LibLatLon v0.4.1 LibLatLon.Coords View Source

Main struct to be used as coordinates representation.

One might cast nearly everything to LibLatLon.Coord with LibLatLon.Coord.borrow/1 and/or LibLatLon.Coord.borrow/2.

This struct implements both String.Chars and Inspect protocols. The fancy string representation of any lat/lon pair might be get by Kernel.to_string/1:

iex> to_string(LibLatLon.Coords.borrow(lat: 41.38, lon: 2.19))
"41°22´48.0˝N,2°11´24.0˝E"

Note, that this representation might be used as is when querying any geolocation services and/or GoogleMaps. Try:

  • http://maps.google.com?search=41°22´48.0˝N,2°11´24.0˝E

Link to this section Summary

Types

Degrees, minutes and seconds as a tuple

Degrees, minutes and seconds as a list

Degrees, minutes and seconds with an optional semisphere reference

t()

The type to store coordinates

Functions

Converts literally any input to LibLatLon.Coords instance

Converts {{degree, minute, second}, semisphere} or {[degree, minute, second], semisphere} representation into LibLatLon.Coords

Converts degree, minute, second, semisphere representation into LibLatLon.Coords. When the last parameter semisphere is not one of: "S" or "W" or -1 or :south or west, it is implicitly considered to be in NE semisphere

Retrieves coordinates from barely anything

Converts literally anything, provided as combined latlon value to two tuples {{degree, minute, second}, semisphere}. Barely used from the outside the package, since LibLatLon.Coords.t is obviously better type to work with coordinates by all means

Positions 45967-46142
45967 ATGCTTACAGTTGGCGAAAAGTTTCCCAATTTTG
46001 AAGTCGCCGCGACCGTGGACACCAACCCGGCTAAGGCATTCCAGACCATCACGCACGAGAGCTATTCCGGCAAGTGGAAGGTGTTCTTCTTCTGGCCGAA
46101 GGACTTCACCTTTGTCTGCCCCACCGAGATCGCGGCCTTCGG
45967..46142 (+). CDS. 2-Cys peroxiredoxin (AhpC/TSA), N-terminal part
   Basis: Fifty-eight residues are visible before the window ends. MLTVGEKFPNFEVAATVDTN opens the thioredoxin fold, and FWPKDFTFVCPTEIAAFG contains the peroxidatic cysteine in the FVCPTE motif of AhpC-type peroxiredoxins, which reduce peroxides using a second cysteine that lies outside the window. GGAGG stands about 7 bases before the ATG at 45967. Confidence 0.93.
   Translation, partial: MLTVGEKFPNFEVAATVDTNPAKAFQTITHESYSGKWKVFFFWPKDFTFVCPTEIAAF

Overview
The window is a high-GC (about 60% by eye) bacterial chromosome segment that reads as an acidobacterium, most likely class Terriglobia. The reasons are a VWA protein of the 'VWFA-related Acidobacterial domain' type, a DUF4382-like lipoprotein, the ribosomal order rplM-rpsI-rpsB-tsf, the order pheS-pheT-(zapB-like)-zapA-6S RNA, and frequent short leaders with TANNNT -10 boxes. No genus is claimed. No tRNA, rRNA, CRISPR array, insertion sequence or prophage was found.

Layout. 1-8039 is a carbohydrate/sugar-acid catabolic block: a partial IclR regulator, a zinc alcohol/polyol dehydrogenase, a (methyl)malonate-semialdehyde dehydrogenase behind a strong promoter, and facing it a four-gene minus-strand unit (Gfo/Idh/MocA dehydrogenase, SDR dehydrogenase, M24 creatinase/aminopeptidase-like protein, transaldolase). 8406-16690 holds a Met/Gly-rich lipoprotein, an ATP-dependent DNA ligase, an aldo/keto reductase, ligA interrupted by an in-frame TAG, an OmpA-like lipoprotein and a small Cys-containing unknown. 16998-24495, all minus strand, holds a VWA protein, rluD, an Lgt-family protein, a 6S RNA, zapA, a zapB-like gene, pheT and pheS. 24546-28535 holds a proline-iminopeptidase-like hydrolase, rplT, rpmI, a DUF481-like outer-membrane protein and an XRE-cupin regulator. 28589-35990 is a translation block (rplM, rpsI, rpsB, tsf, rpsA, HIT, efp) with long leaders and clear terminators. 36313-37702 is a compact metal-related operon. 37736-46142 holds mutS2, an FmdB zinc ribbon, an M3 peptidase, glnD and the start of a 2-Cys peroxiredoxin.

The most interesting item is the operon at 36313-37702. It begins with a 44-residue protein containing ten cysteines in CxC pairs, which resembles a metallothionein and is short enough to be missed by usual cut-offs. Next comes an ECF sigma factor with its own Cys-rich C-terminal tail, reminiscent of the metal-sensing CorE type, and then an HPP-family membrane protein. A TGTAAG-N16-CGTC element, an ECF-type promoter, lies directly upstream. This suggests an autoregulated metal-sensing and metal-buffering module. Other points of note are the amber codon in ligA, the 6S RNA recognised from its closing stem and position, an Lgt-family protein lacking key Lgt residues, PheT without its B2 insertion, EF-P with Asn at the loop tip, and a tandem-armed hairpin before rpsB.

Converts literally anything, provided as latitude and longitude values to two tuples {{degree, minute, second}, semisphere}. Barely used from the outside the package, since LibLatLon.Coords.t is obviously better type to work with coordinates by all means

Link to this section Types

Link to this type dms() View Source
dms() :: {number(), number(), number()}

Degrees, minutes and seconds as a tuple

Link to this type dms_list() View Source
dms_list() :: [number()]

Degrees, minutes and seconds as a list

Link to this type dms_ss() View Source
dms_ss() :: {dms() | dms_list(), binary() | nil}

Degrees, minutes and seconds with an optional semisphere reference

Link to this type t() View Source
t() :: %LibLatLon.Coords{alt: number(), direction: number(), lat: number(), lon: number(), magnetic?: true | false}

The type to store coordinates.

Mostly used fields are lat and lon, stored as Float.t. Also might contain altitude and direction to calculate the latitude and langitude for the destination point (mostly used when dealing with EXIF information from images.)

Link to this section Functions

Link to this function borrow(lat_or_lon) View Source
borrow({number(), number()} | nil | {dms_ss(), dms_ss()} | dms_ss() | [number()] | map() | binary() | Keyword.t() | Exexif.Data.Gps.t({} | number())) ::
  LibLatLon.Coords.t() |
  number() |
  nil |
  {:error, any()}

Converts literally any input to LibLatLon.Coords instance.